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IEGS to Publish Short Story Collection

By Editor

Text and Communication student Lo Zachrisson Lagercrantz reports on an upcoming school publication.

Third year students at Internationella Engelska Gymnasiet Södermalm are this year creating a short story collection together with their teachers. The short stories are written by students taking Creative Writing and its Swedish twin course Litterär Gestaltning.

“The collection will be published and get its own ISBN code , making it searchable in the entire world and available at libraries.” Carro, a student taking the Litterär Gestaltning course, says.

Carro continues. “It is a collection of different short stories that all take place during the same day and time at the same airport. Even though frames are set for the story we all have written really different ones. My short story for example depicts the boundaries between men and women.”

The project was started by English teacher Mr. Frato who has earlier been involved in a similar project in Älvsjö.

“It was author Anthony Grooms who introduced me to the concept of story circles. It is an old way of writing which I had heard of before, but Anthony showed me the more modern version.”

More than just a normal course

Mr. Frato admits that the project takes a lot more work than classical school course.
“There are private courses where you learn the same things for lots of money, here the students learn it for free. The skills the students are taught here took me ages to gain - they are far better prepared for publishing than I was!”

Mr. Frato has previously published a book Numera Negerkung , which like the short story collection is written in a mixture of English and Swedish.

“I think this is something unique which represents the international mix our school provides,” says Jenny, also in the Creative Writing class, adding: “It is really cool to get an insight into how authors work and to meet with a publisher and learn how books are printed.”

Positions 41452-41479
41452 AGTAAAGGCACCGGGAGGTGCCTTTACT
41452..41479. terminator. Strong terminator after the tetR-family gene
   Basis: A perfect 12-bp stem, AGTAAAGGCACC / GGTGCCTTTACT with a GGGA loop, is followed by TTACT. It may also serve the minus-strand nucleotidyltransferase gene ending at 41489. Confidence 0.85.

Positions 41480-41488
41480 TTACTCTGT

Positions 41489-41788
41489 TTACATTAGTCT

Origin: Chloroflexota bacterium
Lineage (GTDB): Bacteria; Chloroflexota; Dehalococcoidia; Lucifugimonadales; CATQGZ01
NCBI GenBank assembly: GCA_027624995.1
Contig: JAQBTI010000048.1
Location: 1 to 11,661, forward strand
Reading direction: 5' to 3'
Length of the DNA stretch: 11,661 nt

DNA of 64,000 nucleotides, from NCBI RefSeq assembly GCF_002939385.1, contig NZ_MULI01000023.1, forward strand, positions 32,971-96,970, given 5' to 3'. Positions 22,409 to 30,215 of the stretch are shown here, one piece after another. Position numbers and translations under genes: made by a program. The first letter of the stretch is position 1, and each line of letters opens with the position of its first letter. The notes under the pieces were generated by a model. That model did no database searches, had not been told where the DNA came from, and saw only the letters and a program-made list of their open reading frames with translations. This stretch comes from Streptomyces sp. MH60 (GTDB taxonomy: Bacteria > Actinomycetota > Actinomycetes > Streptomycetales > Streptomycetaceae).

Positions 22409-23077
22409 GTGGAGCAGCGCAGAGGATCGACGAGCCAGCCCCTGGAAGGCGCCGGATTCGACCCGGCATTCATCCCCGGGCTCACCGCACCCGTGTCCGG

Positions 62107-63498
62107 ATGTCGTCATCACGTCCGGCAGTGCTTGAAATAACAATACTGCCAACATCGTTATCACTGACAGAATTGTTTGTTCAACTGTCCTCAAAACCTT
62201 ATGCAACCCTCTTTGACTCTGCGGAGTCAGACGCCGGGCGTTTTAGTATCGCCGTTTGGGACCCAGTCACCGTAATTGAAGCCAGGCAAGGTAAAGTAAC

Jenny says her story is about growing up and leaving the known for the bigger world.
The students don’t only get to write their own short stories.

“We also get to edit each other texts, even the teachers’!” Jenny explains. “It really develops your knowledge when you see how other people have chosen to interpret the task.”

Both Carro and Jenny admit it is exciting to read the teachers’ texts. Several teachers are contributing as well as the assistant principal.

Not only students

Mr. Lidström, teacher for the Litterär Gestaltning group, admits it is a bit nervous to write something that the students will read. He believes however that it is important to participate in the project.

“A good teacher should be involved; I always do the same writing exercises as the students in my course. It makes the situation more relaxed and shy students feel more comfortable in contributing.” His short story will be about “Civil courage, or rather the lack of it.”

“The best thing about the project is that it is a unique experience, it’s not every day you get the chance to publish a book.” Jenny says.

Carro agrees, and adds: “It is a lot of work, we have to decide on everything from layout to cover. We really learn a lot, especially since it is us students who have to drive the project. We have met with the publisher, promoted the book and much more on our own.”

Jenny admits though that they have had a lot of support from their teachers. “Mr. Frato, the Creative Writing teacher, is a published author so he has a lot of valuable knowledge and contacts within the field.”

Carro agrees: “It is important to have teachers who know how writing and publishing works.”
When asked if she will continue writing after graduating Jenny answers “It isn’t anything I’ve planned but this has given me a feel for how publishing works. I believe it is an advantage for the future to have my name in print and it feels cool to take part of this project.”

There is a lot left to do on the project. As Carro says: “Now we have to focus on writing the best texts possible as well as making everyone buy the book!”

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